To the uninitiated, or perhaps to those without earplugs, Jucifer, the Athens, Ga. duo of singer/guitarist Gazelle Amber Valentine and drummer Edgar Livengood, is not a band as much as it is a wall of unrelenting volume. Eschewing the pedals and effects that guitar-drums duos often use, Jucifer simply brings noise, and lots of it. They typically use terms like “OBLITERATE” to describe their sound, and using a wall of amps 10-feet tall and 15-feet wide, they aim to reduce audiences to a pile of rubble.

It could be called metal or thrash or hardcore or any of those loud-hard-fast genres, but a closer listen (which admittedly takes some guts) reveals a more sculpted, conscious style than one might glean at first. Since forming in 1993, Jucifer has been shaping and manipulating the noise as much as they have been blasting it out. And in their natural element, that is, onstage, the band’s music can have a twisted, shimmering kind of beauty, even if it’s the deafening sort.

“Everything from the variety of amps and speaker configurations to my tunings and pedals and playing is very exact and purposed,” Valentine says. “It’s all done to make this very specific tone and surrounding power. The trade-off we accept is that playing so loud means that when people see us without ear plugs, we become white noise. There’s lots of nuance, but as with everything about our band, it won’t necessarily make sense to the casual observer.”

In fact, it even takes other accomplished musicians a while to figure out that Jucifer does more than crank the amps to 11 and play.

“I always think back to a tour we did with a really great ‘technical’ band,” Valentine says. “After six or eight shows, the bassist was like, ‘Oh my God, I just realized you are doing your parts exactly the same every night, I seriously thought you were just improvising noise but now I get it, and you guys are so tight.’ He saw us in a completely different light, understanding that within our primitive-seeming excess of sound we’re actually doing complicated and technical things.”

Valentine says that the band’s goal is to entirely immerse the audience, and themselves, inside a cocoon of sound that seems like a complete world of its own.

“it’s an incredible, enveloping physical feeling,” she says. “It’s an adrenaline rush for us and for the audience, so it’s totally worth being misunderstood sometimes.

Their live sound is a completely different animal than their studio approach. Over the course of seven albums and five EPS, the band has developed a slightly more nuanced approach, occasionally opening up their maelstrom of guitars for more textured arrangements and putting a spotlight on Valentine’s shrieking demon vocals. It’s still brutal and merciless, mind you, just a little more varied.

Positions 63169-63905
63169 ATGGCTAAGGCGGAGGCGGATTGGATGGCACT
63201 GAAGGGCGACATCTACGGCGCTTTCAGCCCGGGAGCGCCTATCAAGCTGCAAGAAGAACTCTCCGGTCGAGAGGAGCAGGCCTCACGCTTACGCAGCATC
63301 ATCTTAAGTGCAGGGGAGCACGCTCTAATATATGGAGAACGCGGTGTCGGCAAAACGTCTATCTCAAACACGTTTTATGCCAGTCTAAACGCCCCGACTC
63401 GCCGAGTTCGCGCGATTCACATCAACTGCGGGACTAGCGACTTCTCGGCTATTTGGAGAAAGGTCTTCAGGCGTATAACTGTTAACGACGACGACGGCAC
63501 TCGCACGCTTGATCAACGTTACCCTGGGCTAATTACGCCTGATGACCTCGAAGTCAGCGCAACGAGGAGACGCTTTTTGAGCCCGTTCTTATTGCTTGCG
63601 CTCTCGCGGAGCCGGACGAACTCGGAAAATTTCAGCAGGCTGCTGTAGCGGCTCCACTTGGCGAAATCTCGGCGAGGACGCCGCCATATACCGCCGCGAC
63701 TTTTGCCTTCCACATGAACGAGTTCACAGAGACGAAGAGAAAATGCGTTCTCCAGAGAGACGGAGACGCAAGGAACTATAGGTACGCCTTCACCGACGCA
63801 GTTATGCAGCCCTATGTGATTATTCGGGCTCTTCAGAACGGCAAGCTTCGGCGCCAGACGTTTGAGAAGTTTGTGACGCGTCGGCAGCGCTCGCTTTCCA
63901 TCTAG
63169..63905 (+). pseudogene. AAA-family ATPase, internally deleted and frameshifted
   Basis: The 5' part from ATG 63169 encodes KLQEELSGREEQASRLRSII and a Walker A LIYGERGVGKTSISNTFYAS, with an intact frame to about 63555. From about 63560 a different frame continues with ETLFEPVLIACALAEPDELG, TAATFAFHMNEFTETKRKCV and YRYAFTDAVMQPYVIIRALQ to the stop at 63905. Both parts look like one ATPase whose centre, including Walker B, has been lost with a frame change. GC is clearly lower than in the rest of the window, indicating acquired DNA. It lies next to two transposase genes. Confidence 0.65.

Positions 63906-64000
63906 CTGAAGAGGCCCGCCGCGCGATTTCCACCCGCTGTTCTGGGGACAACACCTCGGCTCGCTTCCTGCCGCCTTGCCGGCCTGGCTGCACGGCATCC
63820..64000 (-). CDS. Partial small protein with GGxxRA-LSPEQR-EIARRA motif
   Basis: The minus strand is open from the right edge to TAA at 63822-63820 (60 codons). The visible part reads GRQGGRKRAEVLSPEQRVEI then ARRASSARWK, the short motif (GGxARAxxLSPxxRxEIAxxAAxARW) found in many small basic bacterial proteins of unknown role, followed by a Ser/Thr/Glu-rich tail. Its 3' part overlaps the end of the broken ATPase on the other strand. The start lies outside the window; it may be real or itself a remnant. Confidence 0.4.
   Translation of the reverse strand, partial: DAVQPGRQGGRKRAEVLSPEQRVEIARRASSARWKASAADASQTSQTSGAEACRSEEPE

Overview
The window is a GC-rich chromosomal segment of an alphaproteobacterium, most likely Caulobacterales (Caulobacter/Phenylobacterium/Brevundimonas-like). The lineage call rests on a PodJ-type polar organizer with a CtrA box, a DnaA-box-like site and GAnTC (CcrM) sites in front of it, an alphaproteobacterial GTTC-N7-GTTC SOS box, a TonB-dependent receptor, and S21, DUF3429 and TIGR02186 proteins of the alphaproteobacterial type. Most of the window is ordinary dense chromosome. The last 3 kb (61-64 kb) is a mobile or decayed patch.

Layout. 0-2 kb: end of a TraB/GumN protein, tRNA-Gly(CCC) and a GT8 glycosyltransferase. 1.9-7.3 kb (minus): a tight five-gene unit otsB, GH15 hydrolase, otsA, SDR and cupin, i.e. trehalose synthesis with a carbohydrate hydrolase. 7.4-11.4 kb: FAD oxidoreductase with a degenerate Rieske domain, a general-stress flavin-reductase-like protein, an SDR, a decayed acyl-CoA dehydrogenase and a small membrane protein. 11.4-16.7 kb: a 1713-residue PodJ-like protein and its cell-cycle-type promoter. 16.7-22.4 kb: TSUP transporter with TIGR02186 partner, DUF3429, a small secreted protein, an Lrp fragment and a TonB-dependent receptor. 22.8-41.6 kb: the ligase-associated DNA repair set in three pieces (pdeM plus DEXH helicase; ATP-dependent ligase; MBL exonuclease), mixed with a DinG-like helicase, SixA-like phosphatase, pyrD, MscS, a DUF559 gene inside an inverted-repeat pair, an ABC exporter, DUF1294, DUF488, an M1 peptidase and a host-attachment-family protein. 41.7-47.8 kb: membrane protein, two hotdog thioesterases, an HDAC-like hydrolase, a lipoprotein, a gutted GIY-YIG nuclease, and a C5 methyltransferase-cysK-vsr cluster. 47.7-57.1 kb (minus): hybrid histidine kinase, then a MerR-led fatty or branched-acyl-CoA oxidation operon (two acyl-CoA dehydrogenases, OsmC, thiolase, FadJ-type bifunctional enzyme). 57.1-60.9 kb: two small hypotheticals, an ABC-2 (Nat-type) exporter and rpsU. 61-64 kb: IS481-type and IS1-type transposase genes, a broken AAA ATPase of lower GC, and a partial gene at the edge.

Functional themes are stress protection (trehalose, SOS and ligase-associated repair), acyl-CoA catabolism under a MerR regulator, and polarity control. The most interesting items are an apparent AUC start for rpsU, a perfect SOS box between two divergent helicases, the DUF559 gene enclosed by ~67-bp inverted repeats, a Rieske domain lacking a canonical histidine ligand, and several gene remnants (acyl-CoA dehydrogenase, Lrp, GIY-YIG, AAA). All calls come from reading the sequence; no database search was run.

“Twenty-five years ago, we discussed whether we should limit ourselves to recording only music we would be playing live, exactly as it would sound onstage,” Valentine says. “It wasn’t a very long discussion, because neither of us wanted to amputate our creativity. We loved being the savage, live band that belongs behind a circle pit or row of happily sweating headbangers and in front of a wall of pounding speakers. But at the same time, we liked crafting studio songs that could be quiet or have harmonies and layers of instruments. The studio was awesome for making things that were sedate or meticulous. But we didn’t want our shows to be, either.”

And in the band’s mind, there’s no conflict between those two approaches, because Valentine and Livengood see recording and performance as entirely separate disciplines.

“To us, the live band should always be something more than any album,” she says. “A show should have its own life; something you can’t quite recreate. Something that feels like seizing lightning in your fist, if just for a minute or two. We know this wasn’t what a band is expected to do, and we knew it would create obstacles for us. But we chose to do it anyway; we make albums as art pieces and we make shows that feel like wielding elemental forces. That’s the only way our band feels right to us.”
And most recently, the band has been doing it on their own label, Nomadic Fortress, home to their last two releases.

“Having our own label is like a final layer of freedom,” Valentine says. “We still like to work with other record labels, but we have autonomy. Obviously, a big team can do stuff that we’re incapable of, but our label allows us to experiment or collaborate without having to get someone else’s permission or waiting for their schedule.”

Catch Jucifer along with Aswel on Mon. April 23 at Tin Roof. $7. 9 p.m.

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